The Stand

(Critical Survey of Contemporary Fiction)

The 1978 edition of THE STAND was published in a truncated version since King’s publishers believed that it would be too long in its original form. The new edition reinstates what had been cut, updating the novel as well so that it is now set in 1990. Thus revised, THE STAND is a massive 1,153 pages long. Within this length, King is able to be more than merely a horror writer. There is room for science fiction, fantasy, romance, and social commentary.

THE STAND opens with a deadly virus, the “superflu,” accidentally released from a military lab doing biological warfare research. Because of this accident and a chain of events that leads to contact with one contaminated person after another, 99% of the world’s population dies within a couple of weeks. King describes in agonizingly grim detail what death under these terms is like. Life for ordinary Americans is shattered by the incurable superflu. Under the sheer weight of mass death, the small number of survivors must find a way to cope with a world that has been permanently altered.

For the remaining portion of THE STAND, these survivors must not only find a way to form a new society, but also fight against an evil that has risen out of the destruction of the civilized world. The survivors attempt to build a new society in Boulder, Colorado. The moral leader of this new society is a black woman known as Mother Abagail. She is 108 years old and understands that the struggle against the evil Randall Flagg and his enormous powers will not be easy. Various characters either rise or fall to the occasion as they are presented...

(The entire section is 655 words.)

The Plot

(Critical Survey of Science Fiction and Fantasy)

Despite stringent security measures, a deadly flu strain that kills its victims within hours is released accidentally from a secret government laboratory in June of 1985. Lacking a vaccine, federal officials, the Army, and disease-control personnel falter and then fail in efforts to check the flu’s spread. When it becomes clear that the epidemic is unstoppable, U.S. agents are ordered to spread the plague in China and the Soviet Union to ensure a worldwide holocaust. Within a few weeks, America’s population is decimated. Only a handful of befuddled but immune survivors are left to organize themselves to cope with the disaster. A motley collection of people drawn from all sections of the country, the survivors divide into two groups, each consisting of several thousand people. The actions of the first group, led by Larry Underwood, a former rock star; Stu Redman, a taciturn Texas laborer; Frannie Goldsmith, a pregnant college student; Harold Lauder, an insecure, egocentric young nerd; Glen Bateman, a social sciences professor; and Nick Andros, a divinely inspired deaf-mute, are influenced by their common dreams about a mysterious Mother Abigail.

After sundry individual adventures, this band and its followers finally locate Mother Abigail, who proves to be a mystical 108-year-old black woman living in Nebraska. Above involvement in mundane affairs even after her followers form their own worldly government, Abigail nevertheless is the embodiment of good,...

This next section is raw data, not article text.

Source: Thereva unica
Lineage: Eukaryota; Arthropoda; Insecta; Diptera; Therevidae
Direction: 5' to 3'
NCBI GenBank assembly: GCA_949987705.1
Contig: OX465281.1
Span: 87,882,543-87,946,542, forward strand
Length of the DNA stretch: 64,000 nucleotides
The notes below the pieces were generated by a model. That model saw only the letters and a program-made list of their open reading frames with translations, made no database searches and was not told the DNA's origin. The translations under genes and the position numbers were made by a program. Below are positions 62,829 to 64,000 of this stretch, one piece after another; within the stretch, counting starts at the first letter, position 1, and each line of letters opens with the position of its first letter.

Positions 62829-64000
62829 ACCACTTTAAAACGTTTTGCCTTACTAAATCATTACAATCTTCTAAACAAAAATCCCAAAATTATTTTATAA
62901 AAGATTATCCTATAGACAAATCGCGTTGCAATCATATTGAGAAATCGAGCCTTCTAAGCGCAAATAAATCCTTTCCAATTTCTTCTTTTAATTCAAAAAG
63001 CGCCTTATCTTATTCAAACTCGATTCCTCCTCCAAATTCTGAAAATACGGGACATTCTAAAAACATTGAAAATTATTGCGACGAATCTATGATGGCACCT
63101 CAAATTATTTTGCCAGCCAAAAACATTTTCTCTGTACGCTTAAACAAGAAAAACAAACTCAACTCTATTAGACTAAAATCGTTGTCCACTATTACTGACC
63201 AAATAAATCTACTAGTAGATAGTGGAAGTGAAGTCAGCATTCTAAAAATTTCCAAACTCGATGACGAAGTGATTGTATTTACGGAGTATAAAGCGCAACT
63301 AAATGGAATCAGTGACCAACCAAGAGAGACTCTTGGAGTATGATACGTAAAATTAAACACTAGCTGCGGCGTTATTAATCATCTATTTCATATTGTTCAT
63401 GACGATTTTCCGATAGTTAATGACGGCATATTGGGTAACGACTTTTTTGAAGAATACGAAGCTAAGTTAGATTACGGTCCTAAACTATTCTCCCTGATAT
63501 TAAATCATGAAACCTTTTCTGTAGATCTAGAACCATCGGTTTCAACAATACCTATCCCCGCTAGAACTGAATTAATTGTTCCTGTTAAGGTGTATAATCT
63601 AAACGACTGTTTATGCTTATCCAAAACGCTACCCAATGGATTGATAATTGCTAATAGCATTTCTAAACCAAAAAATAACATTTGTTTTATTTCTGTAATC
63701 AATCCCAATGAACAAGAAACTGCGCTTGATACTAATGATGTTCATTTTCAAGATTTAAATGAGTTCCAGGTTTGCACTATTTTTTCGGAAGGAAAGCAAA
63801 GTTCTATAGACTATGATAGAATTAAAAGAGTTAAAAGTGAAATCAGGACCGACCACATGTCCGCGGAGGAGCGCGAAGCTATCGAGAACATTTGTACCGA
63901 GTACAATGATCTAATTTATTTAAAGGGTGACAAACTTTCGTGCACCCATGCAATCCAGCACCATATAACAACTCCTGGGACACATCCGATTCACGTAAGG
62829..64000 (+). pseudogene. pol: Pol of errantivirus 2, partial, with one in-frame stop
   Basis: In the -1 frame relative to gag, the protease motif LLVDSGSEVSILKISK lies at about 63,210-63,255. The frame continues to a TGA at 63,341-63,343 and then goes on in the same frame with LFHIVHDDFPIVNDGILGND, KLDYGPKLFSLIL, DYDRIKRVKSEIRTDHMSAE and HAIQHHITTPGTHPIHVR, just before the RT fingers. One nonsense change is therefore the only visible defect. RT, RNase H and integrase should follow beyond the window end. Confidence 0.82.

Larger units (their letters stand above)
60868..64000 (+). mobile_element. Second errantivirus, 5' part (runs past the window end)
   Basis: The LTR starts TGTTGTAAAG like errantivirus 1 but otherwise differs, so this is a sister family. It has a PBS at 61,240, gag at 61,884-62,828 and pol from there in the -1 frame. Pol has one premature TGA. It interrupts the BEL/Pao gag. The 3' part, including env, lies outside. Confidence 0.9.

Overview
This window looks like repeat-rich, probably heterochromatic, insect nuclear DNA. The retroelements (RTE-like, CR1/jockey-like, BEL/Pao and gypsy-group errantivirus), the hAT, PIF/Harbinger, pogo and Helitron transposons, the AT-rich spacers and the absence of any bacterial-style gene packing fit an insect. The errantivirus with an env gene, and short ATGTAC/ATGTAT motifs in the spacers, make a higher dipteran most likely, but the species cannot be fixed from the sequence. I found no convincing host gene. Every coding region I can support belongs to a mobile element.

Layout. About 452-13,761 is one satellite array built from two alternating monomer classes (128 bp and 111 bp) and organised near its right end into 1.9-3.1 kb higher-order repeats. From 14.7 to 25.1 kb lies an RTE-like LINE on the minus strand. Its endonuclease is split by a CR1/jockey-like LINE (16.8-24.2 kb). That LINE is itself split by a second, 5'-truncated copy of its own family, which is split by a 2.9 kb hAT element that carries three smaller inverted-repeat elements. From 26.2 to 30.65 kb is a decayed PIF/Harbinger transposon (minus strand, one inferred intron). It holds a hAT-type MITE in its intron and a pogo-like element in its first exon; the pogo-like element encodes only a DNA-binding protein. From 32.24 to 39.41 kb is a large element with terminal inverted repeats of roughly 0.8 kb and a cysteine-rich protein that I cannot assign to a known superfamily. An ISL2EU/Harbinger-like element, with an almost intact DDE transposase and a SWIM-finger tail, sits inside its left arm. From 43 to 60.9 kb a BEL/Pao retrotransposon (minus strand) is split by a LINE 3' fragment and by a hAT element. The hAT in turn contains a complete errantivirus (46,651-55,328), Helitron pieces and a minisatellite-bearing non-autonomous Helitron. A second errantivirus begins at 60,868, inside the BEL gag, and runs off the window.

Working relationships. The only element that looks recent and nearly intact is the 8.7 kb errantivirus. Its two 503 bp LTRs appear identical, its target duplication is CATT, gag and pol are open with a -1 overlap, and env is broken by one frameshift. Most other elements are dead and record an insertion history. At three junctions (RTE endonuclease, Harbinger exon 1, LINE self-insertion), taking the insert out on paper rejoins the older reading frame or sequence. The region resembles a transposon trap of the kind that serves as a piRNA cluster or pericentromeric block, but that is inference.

(The entire section is 522 words.)


(Masterpieces of American Literature)

Beahm, George. Stephen King: America’s Best-Loved Bogeyman. Kansas City, Mo.: Andrews and McMeel, 1998. Beahm provides an intriguing glimpse into Stephen King’s life as a celebrity and publishing phenomenon. An excellent resource that helps readers gain deeper insight into King’s works.

Bloom, Harold. Stephen King. Philadelphia: Chelsea House, 1998. A collection of critical essays that address various aspects of King’s work. Useful for gaining a comprehensive overview of King’s canon.

Hohne, Karen A. “The Power of the Spoken Word in the Works of Stephen King.” Journal of Popular Culture 28 (Fall, 1994): 93-103. A defense of King’s work against the “snobbery of scholars who look down upon the rustic tradition of popular language.” Hohne gives a solid overview of King’s work and calls for academia to recognize “its potential to mobilize mass support.”

Magistrale, Tony. The Dark Descent: Essays Defining Stephen King’s Horrorscape. New York: Greenwood Press, 1992. A collection of essays that explore King’s works in depth. Includes “The Three Genres of The Stand,” by Edwin F. Casebeer. Also features a helpful bibliography for further reading.

Magistrale, Tony. “Free Will and Sexual Choice in The Stand.” Extrapolation 34 (Spring, 1993): 30-38. Magistrale argues that King’s novel reflects his philosophy of today’s world, specifically addressing the power of sexuality to influence the nobler as well as the baser aspects of human nature. An intriguing look at King’s thoughts on the human condition.

Russell, Sharon. Stephen King: A Critical Companion. Westport, Conn.: Greenwood Press, 1996. Offers a brief biography of King, as well as an overall view of his fiction. Entire chapters are devoted to each of his major novels, including one on The Stand. Discussion includes plot and character development, thematic issues, and a new critical approach to the novel.